Throughout the years monitoring my… I would call it spirit—I haven’t found a more reliable indicator of spiritual health as a sense of confidence in the future. It’s not certainty, not hope, not expectations, just a general sense that good things are coming up and everything will work out fine.

The opposite of this, which often shows up during depression is an impeding sense of doom. You don’t know exactly how or why, but you know things will turn out catastrophically bad.

These two generally bear little relation to reality. Should you be a prehistoric hunter, you’d either feel your next hunt would end up in a severe injury or death, or you’d have the confidence that you will hunt successfully and with ease, without being able to pinpoint at a specific reason (e.g. I have a broken leg).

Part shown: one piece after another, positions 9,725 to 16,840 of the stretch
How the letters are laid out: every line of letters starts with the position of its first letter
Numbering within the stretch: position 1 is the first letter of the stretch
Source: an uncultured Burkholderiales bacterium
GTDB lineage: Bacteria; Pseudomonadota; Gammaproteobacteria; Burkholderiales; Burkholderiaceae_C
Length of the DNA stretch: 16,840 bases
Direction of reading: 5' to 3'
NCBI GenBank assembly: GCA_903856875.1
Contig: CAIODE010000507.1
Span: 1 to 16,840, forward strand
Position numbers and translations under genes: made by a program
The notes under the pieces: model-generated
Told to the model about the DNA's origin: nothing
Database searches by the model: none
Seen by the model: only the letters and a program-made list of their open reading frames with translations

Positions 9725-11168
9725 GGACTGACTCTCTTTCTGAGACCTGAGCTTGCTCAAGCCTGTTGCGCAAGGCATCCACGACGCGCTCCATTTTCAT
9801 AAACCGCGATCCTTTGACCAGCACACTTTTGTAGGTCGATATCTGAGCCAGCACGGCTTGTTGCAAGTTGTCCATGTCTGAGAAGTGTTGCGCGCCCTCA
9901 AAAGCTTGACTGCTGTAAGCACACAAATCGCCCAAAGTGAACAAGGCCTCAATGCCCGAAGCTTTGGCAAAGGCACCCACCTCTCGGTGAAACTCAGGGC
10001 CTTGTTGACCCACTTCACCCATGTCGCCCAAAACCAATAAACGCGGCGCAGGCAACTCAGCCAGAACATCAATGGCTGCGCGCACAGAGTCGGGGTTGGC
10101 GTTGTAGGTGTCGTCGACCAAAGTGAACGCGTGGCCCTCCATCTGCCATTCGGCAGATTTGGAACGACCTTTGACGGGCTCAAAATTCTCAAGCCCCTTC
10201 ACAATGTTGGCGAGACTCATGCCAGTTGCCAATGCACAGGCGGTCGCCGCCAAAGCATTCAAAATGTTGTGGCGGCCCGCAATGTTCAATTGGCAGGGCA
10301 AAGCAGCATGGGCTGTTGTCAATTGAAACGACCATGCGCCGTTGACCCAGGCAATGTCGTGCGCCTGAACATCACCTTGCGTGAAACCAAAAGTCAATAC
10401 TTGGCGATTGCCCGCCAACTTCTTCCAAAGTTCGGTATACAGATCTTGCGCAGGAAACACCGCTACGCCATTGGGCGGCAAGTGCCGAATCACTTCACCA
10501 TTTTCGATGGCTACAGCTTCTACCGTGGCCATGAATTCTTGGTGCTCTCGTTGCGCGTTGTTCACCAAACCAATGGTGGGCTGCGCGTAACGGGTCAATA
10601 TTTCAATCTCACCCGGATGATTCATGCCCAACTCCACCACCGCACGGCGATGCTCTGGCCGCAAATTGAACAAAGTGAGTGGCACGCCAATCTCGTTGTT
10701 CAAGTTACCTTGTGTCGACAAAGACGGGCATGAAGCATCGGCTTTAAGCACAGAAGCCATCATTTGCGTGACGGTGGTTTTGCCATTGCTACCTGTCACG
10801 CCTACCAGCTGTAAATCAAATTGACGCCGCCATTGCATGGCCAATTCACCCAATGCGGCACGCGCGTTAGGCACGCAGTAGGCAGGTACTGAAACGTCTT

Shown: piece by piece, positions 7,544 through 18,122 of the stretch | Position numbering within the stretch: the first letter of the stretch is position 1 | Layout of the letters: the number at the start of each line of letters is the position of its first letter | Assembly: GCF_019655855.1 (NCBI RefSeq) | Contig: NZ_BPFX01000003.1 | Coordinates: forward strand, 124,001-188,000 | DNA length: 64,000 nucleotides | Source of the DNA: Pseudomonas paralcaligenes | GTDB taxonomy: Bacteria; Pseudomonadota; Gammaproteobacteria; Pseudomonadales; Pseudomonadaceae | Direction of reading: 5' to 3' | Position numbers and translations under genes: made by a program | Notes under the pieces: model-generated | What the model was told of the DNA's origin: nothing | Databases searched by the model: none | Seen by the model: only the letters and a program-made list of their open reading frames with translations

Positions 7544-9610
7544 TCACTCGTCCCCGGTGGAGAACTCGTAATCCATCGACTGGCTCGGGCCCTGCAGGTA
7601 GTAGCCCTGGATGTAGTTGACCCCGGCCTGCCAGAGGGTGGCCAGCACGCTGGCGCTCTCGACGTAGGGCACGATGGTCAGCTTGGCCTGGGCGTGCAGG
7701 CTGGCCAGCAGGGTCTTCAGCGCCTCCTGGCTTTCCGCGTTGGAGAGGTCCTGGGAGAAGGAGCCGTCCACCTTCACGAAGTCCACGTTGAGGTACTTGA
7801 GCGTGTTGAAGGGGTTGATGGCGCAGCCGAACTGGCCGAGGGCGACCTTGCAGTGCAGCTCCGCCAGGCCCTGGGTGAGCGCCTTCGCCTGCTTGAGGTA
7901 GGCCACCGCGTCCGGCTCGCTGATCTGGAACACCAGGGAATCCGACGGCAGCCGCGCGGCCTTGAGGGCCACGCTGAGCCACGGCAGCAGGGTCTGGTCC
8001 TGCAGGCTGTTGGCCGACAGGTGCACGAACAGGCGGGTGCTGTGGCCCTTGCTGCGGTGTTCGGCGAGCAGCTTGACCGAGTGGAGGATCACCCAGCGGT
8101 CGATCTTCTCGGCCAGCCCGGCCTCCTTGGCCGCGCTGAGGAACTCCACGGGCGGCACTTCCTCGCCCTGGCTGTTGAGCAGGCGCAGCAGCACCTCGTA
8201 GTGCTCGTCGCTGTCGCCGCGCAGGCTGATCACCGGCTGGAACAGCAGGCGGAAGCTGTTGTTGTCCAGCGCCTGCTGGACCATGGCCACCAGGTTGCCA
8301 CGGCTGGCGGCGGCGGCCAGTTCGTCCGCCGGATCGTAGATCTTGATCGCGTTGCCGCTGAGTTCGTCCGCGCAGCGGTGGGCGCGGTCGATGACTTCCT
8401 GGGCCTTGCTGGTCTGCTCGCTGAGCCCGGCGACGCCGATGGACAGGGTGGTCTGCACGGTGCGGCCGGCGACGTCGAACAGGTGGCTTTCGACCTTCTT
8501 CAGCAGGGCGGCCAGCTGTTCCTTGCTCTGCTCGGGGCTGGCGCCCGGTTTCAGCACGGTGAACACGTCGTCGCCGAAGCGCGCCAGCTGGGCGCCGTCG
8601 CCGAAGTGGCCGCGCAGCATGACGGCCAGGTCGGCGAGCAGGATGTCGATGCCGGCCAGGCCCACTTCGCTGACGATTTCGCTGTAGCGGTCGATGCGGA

Do these attitudes have a stake in the outcome? It would seem so, the marksman who is thinking “I will fail, I will fail, I will fail” is placing his attention on failure. If he is able to shoot his crossbow, it’s only because his body has mechanical memory.

What does the optimist marksman think then? Surely not “I will hit, I will hit, I will hit”. The optimist marksman becomes the crossbow and forgets about himself. There is no attachment to outcome, work is done and then it is forgotten.

There is nothing more instructive in this matter than watching elite sportsmen and women during the olympics. Before executing a difficult athletic feat they pause, eyes staring into nothingness, deeply focused. Are they thinking about how they’re going to execute? Or are they quieting the mind so that the feat can execute itself?